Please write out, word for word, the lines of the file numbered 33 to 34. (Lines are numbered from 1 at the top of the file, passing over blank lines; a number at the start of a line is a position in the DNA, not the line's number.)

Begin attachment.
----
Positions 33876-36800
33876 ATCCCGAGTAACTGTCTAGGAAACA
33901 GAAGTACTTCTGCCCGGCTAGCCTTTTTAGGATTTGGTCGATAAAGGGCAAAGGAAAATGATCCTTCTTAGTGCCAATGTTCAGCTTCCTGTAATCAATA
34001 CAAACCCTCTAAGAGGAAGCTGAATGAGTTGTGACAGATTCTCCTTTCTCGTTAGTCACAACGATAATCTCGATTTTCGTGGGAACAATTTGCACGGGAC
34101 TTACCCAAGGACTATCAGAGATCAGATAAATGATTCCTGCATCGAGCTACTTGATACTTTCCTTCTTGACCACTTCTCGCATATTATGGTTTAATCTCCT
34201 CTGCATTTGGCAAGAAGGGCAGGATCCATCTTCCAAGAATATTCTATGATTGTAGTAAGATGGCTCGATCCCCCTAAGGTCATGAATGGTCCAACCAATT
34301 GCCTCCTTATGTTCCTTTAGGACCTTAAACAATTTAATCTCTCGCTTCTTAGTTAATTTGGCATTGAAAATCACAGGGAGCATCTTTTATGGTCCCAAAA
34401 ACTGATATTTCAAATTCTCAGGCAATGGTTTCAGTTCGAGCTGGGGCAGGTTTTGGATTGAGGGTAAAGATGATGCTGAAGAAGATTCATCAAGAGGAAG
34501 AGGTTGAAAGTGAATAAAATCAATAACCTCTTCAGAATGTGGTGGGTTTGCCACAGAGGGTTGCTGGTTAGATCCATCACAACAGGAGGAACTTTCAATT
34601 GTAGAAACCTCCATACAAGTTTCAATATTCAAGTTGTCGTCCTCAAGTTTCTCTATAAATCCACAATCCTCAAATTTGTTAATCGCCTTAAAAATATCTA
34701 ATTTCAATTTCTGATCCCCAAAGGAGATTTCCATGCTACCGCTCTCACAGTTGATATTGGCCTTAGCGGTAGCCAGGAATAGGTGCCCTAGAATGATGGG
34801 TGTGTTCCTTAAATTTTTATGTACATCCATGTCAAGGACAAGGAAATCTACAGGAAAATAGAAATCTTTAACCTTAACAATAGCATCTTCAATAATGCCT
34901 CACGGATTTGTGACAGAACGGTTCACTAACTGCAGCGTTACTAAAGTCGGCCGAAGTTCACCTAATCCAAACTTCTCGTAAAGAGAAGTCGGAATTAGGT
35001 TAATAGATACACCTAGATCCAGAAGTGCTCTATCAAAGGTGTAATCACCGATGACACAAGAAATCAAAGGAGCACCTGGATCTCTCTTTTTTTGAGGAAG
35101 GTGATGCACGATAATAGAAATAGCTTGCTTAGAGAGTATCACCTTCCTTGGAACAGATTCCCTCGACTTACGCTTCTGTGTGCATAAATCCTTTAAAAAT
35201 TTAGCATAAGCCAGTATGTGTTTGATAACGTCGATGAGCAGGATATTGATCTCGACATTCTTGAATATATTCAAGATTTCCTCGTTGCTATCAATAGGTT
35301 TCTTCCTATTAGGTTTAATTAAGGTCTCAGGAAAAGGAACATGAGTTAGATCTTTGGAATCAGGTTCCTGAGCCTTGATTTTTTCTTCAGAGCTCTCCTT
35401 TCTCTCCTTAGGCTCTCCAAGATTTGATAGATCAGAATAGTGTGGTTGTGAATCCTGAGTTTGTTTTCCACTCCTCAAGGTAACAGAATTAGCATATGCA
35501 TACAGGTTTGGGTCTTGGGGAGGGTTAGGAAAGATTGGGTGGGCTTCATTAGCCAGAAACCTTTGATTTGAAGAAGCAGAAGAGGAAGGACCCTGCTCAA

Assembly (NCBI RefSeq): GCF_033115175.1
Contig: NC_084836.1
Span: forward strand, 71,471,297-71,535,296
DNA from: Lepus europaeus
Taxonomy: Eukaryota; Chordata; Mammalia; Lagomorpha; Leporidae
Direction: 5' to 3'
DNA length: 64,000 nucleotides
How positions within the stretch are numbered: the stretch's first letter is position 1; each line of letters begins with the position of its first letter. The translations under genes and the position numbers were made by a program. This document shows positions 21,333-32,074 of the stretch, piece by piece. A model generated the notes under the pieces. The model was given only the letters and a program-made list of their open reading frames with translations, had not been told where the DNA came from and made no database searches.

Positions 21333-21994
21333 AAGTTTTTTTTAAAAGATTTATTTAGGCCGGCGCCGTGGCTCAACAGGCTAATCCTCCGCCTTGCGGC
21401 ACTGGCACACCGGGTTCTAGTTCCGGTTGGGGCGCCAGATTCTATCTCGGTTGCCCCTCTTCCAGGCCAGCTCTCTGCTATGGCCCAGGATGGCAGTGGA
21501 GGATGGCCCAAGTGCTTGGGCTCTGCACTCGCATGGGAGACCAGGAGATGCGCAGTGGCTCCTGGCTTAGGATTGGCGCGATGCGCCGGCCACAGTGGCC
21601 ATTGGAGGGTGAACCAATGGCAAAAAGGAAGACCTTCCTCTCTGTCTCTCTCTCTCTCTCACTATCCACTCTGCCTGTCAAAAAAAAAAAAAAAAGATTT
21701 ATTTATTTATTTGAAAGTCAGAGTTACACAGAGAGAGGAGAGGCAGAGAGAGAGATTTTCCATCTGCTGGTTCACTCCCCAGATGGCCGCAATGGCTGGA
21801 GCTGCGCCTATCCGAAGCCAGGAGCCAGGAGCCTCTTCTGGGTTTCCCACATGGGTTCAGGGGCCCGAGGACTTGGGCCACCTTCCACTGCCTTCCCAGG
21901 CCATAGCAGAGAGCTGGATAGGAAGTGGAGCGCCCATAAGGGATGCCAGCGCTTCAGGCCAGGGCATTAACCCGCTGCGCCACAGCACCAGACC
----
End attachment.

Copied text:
21701 ATTTATTTATTTGAAAGTCAGAGTTACACAGAGAGAGGAGAGGCAGAGAGAGAGATTTTCCATCTGCTGGTTCACTCCCCAGATGGCCGCAATGGCTGGA
21801 GCTGCGCCTATCCGAAGCCAGGAGCCAGGAGCCTCTTCTGGGTTTCCCACATGGGTTCAGGGGCCCGAGGACTTGGGCCACCTTCCACTGCCTTCCCAGG